March 9, 2021
The Return of the PRO Act
This week, the House of Representatives is considering the Protecting the Right to Organize (PRO) Act, a sweeping revision of labor law. Most notably, this bill includes changes to the joint-employer standard, worker classification, and a repeal of right-to-work laws in 28 states. In a new analysis, AAF’s Director of Labor Market Policy Isabel Soto examines these provisions in the bill and considers their impact on workers, small businesses, and economic growth.
Her central points:
- Broadly, the PRO Act would strengthen the hand of labor unions but weaken workers’ flexibility and control over their employment options;
- The PRO Act would also have significant and wide-ranging costs, with the joint-employer provision, for example, potentially affecting 44 percent of the labor force and costing up to $33.3 billion for the franchise sector alone, and worker reclassification costing businesses up to $12.1 billion; and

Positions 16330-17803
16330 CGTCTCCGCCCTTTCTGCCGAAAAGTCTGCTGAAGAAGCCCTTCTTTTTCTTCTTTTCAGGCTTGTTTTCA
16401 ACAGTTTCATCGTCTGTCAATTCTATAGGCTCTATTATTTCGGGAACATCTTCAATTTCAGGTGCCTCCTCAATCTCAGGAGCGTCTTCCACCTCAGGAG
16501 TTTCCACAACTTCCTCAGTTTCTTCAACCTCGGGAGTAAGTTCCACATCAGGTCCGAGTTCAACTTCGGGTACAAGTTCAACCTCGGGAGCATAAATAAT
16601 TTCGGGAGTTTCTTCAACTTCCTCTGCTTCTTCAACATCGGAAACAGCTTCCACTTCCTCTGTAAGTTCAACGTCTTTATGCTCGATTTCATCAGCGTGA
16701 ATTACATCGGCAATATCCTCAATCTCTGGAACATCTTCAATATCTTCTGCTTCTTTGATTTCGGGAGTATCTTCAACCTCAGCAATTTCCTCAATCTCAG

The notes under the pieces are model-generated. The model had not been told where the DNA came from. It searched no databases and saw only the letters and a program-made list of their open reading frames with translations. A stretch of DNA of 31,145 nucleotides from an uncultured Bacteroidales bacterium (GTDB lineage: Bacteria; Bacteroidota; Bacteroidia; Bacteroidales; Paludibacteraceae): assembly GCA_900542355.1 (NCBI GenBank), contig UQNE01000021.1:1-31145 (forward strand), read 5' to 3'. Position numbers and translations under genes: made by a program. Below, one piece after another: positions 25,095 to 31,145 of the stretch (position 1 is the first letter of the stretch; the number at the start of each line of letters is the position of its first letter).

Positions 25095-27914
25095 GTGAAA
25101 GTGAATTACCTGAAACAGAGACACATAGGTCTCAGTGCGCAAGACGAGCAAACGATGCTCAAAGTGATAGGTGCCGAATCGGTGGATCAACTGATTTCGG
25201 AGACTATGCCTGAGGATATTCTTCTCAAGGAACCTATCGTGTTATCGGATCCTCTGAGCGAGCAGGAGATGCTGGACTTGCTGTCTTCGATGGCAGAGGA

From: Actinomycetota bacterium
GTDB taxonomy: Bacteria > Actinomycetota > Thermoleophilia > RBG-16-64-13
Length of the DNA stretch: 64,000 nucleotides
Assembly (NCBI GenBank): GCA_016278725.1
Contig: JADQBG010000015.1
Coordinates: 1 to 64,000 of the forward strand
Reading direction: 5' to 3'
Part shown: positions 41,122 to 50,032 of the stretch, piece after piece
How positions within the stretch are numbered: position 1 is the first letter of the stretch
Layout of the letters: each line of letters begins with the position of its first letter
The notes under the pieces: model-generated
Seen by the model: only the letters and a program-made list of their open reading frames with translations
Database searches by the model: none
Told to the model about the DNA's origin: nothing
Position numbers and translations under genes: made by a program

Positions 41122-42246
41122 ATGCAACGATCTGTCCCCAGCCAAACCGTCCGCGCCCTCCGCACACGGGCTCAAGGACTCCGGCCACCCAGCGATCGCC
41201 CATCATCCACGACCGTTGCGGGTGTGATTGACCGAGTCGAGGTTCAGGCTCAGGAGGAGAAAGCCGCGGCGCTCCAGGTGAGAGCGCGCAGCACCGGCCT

- The PRO Act failed to pass the Senate in the previous Congress, and while the 2021 version is essentially unchanged and expected to pass the House of Representatives again, it may fail to get the 60 votes needed to pass the Senate under current rules.